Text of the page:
"If it happens in a game, just move on. I wasn't part of a team that, over such small things, decided we weren't going to run on to the field, or wear armbands." An spiteful series fittingly concluded with players grappling as the clock counted down on the consolation victory for the Lions in the final Test. Simon Shaw, the towering second-row who is known as "Gentle Giant", has received a two-week ban after being cited for dangerous play during yesterday's third Test victory.

Shaw was found guilty of striking Springbok scrum-half Fourie du Preez with his knee just before half time. Shaw received a yellow card for the offence, but he was then summoned to appear at a disciplinary hearing yesterday. Shaw was the second Lions player to be cited on their 10-match tour, following Scotland forward Nathan Hines who received a one-week ban for a dangerous tackle during the draw against the Emerging Springboks.

James Robson, the Lions doctor, insists the epic three-match Test series has been the most physical he has ever experienced and believes the shape of rugby players will have to start changing if serious injuries are to be prevented. Robson has been the Lions doctor on five tours but he has never known anything like the levels of intensity and attrition witnessed during the tour. "I would have to say this has been the most physical tour, the most physical Test matches I have been involved in," said Robson.

"I think we are reaching a level where the players have got too big for their skill levels. "I think they have become a little too muscle-bound and too bulky. "I think you may see changes in the physical nature of the player that brings them back a little - I hope so - in order to speed up the game and introduce a higher level of skill."


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Will the pound fall to parity with the dollar?

The idea of pound parity now seems less far-fetched as the risk grows that Britain may split away from the European Union without a deal.

Rupert Harrison, a fund manager at BlackRock, sees the risk of it falling to trade level with the dollar on a no-deal Brexit. The view echoes Morgan Stanley’s recent forecast that the currency can plunge toward $1 (Dh3.67) on such an outcome. That isn’t the majority view yet – a Bloomberg survey this month estimated the pound will slide to $1.10 should the UK exit the bloc without an agreement.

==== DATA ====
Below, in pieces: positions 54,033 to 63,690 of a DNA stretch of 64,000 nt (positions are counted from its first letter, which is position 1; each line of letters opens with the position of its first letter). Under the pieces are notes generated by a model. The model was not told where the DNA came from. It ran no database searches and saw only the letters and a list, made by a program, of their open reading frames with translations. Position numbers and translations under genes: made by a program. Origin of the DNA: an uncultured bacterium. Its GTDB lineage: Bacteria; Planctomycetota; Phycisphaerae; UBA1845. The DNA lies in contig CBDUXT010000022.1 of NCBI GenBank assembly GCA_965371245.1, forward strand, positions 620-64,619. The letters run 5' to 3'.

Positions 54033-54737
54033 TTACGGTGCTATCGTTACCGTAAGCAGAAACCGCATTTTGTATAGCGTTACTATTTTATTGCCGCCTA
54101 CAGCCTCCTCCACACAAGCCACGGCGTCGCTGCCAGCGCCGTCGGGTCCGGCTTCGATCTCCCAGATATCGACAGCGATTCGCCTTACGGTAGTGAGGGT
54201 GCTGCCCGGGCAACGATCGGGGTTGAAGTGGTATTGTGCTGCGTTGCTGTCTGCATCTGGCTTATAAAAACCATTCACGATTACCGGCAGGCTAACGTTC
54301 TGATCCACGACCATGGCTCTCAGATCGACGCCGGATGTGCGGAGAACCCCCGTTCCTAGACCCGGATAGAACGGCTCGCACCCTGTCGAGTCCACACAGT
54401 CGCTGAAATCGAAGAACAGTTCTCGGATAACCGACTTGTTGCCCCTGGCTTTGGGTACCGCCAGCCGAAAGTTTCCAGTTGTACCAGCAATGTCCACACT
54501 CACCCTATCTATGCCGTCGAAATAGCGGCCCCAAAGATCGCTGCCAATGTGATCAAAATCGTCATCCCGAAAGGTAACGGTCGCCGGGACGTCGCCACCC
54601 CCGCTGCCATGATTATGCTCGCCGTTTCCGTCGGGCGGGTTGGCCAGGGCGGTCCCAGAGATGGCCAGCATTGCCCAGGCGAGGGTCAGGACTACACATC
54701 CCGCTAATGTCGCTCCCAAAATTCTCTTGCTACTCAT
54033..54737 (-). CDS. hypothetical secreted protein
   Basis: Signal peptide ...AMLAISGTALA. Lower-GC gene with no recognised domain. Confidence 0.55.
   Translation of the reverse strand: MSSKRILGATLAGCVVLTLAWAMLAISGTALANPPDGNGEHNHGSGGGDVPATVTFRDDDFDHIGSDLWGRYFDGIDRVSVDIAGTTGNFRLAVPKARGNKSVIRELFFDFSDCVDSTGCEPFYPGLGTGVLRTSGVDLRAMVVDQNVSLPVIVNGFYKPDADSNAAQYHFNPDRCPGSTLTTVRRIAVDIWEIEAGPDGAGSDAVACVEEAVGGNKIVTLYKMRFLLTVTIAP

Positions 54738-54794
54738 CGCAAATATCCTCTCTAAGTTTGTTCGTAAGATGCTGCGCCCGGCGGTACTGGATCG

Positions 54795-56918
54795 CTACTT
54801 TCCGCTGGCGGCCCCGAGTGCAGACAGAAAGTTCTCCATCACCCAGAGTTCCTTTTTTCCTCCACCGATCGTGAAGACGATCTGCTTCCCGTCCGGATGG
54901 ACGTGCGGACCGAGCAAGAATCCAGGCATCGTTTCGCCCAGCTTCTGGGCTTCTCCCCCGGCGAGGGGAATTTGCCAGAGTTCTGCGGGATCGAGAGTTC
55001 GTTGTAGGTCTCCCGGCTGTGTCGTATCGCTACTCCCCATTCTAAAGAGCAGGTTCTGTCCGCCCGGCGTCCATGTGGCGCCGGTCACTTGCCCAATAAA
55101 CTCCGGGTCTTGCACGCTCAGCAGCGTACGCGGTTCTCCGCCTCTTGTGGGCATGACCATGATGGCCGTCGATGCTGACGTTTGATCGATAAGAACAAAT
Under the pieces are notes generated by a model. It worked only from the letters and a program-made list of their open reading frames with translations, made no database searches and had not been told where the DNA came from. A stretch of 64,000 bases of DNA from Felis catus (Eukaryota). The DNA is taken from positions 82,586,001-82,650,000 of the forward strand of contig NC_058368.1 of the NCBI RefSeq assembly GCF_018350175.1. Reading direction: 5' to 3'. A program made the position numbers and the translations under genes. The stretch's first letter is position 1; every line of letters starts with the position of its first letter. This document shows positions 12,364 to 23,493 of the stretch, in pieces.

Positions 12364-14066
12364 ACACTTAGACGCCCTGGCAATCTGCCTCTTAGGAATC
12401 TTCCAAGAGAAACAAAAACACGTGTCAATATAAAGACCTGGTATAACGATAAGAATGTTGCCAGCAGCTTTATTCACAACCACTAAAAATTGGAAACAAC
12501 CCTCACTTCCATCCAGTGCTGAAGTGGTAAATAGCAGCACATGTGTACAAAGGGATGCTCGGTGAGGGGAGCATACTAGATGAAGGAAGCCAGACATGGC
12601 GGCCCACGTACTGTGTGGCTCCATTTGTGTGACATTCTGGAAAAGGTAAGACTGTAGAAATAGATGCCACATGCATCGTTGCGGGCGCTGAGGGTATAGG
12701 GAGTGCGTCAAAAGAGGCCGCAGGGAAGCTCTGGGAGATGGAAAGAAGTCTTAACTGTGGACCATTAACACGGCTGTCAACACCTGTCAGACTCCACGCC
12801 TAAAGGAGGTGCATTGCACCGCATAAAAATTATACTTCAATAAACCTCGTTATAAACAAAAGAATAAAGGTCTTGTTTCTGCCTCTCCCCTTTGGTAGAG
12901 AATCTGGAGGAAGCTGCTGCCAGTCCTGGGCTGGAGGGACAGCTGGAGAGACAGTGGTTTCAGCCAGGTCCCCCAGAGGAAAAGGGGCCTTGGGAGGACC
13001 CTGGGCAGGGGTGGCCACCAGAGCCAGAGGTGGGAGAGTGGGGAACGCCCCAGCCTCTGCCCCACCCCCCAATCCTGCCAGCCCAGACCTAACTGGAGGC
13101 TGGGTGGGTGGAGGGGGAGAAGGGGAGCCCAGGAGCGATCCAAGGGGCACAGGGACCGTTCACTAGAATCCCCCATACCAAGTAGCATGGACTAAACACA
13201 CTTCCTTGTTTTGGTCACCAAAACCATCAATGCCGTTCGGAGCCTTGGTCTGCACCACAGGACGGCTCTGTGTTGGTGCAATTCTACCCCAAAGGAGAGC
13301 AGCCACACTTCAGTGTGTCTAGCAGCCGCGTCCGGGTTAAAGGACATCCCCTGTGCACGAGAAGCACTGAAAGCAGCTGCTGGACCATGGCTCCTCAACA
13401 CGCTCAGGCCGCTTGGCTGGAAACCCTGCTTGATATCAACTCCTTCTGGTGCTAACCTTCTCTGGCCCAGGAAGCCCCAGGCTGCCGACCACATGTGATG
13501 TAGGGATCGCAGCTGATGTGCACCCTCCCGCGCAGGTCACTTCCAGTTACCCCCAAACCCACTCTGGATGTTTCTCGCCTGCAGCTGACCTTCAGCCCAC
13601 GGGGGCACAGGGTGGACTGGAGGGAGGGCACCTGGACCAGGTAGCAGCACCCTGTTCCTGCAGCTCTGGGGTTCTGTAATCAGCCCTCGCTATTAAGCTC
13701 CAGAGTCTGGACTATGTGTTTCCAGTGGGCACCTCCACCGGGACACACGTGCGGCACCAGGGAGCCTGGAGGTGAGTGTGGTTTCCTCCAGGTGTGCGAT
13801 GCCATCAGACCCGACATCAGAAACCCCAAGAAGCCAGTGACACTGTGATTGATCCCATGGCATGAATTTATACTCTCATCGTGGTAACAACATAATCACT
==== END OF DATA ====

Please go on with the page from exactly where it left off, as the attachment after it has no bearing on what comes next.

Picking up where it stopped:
New Prime Minister Boris Johnson has repeatedly said that Britain will leave the EU on the October 31 deadline with or without an agreement, fuelling concern the nation is headed for a disorderly departure and fanning pessimism toward the pound. Sterling has fallen more than 7 per cent in the past three months, the worst performance among major developed-market currencies.

“The pound is at a much lower level now but I still think a no-deal exit would lead to significant volatility and we could be testing parity on a really bad outcome,” said Mr Harrison, who manages more than $10 billion in assets at BlackRock. “We will see this game of chicken continue through August and that’s likely negative for sterling,” he said about the deadlocked Brexit talks.

The pound fell 0.8 per cent to $1.2033 on Friday, its weakest closing level since the 1980s, after a report on the second quarter showed the UK economy shrank for the first time in six years. The data means it is likely the Bank of England will cut interest rates, according to Mizuho Bank.

The BOE said in November that the currency could fall even below $1 in an analysis on possible worst-case Brexit scenarios. Options-based calculations showed around a 6.4 per cent chance of pound-dollar parity in the next one year, markedly higher than 0.2 per cent in early March when prospects of a no-deal outcome were seemingly off the table.